Emerging Patterns of American Civil-Military Relations in Sub-Saharan Africa
ARMY COMMAND AND GENERAL STAFF COLL FORT LEAVENWORTH KS SCHOOL OF ADVANCED MILITARY STUDIES
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The role of the Department of Defense in sub-Saharan Africa has increased significantly since 200 I as evidenced by its increased presence, personnel, and programming. Overall, this increasing role takes place in relatively close proximity to other, ongoing civilian efforts. Given this increasing role, a qualitative review of the emerging patterns of American civil-military relations and how they affect planning and execution in sub-Saharan Africa is useful and timely. The methodology relies on the application of selected elements of civil-military theory to the theater strategic, operational and tactical levels. Such elements include issues of control, monitoring, information-sharing, civilian and military preferences, and strategic assessment. Recent applications of institutional theory to civil-military relations, particularly Peter Feavers agency theory, which derives from the principal-agent theoretical framework, and Risa Brooks recent work on the interface between strategic assessment and civil-military relations both provide relevant elements of civil-military relations for this purpose. Building on these efforts to bridge the gaps between theory and practice in American civil-military relations could enhance the discourse associated with civil-military issues, identify key issues, and formulate recommendations for improving operational planning and execution. Much of civil-military theory focuses on issues of civilian control at the highest level of decision-making i.e., the principals and often takes place in the context of planning for or executing military operations. However, the Department of Defense increasingly plays an important though decentralized role at the regional level through geographic combatant commands and emphasizes the importance of full-spectrum operations, including non-kinetic options.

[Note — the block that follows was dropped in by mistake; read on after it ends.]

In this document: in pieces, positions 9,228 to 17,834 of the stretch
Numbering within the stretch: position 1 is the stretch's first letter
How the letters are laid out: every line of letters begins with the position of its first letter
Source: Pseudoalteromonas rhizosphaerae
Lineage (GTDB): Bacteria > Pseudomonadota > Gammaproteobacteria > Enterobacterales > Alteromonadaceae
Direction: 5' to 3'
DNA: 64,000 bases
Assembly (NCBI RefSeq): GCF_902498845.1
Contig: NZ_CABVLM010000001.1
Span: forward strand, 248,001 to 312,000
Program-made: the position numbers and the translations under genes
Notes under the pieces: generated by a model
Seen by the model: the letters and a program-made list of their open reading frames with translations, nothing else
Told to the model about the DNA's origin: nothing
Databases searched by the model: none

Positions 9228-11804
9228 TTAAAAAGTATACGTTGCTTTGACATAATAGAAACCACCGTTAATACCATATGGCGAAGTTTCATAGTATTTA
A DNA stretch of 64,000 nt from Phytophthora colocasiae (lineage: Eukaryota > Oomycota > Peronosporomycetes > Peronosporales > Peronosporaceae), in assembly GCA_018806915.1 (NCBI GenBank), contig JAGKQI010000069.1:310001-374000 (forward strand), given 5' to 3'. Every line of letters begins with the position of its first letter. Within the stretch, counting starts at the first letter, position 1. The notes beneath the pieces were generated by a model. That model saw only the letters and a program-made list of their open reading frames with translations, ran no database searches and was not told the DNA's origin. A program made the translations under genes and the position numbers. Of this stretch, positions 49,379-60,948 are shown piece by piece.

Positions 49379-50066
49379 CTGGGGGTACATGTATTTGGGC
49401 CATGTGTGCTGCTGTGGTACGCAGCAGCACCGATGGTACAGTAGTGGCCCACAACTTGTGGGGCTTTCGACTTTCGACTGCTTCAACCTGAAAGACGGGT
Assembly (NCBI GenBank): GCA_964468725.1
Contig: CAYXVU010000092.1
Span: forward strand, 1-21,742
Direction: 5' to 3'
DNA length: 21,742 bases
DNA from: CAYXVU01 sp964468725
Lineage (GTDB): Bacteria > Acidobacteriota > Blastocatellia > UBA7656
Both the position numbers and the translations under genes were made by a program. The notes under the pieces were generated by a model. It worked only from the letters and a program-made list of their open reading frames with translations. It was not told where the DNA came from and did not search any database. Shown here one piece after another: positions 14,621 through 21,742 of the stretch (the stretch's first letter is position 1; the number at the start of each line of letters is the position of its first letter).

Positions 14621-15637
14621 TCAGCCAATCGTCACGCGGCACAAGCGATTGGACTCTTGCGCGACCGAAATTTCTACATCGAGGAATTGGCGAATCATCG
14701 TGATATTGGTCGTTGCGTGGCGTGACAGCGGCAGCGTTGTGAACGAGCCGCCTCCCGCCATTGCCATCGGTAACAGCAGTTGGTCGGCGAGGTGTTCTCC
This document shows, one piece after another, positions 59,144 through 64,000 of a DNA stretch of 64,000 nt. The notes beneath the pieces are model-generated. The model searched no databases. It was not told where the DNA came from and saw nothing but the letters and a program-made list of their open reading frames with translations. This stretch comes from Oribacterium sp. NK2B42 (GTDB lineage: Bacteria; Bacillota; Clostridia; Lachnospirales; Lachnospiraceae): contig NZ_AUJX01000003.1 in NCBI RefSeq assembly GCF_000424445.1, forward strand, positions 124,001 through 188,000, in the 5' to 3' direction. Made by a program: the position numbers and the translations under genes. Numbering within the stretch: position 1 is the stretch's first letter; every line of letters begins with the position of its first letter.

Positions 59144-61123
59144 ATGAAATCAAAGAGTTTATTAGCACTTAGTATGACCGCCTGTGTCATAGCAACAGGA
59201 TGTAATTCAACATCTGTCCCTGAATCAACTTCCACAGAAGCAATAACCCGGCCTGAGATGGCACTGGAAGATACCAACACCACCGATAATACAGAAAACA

- Personnel Management and Labor Relations
- Military Forces and Organizations
- Military Intelligence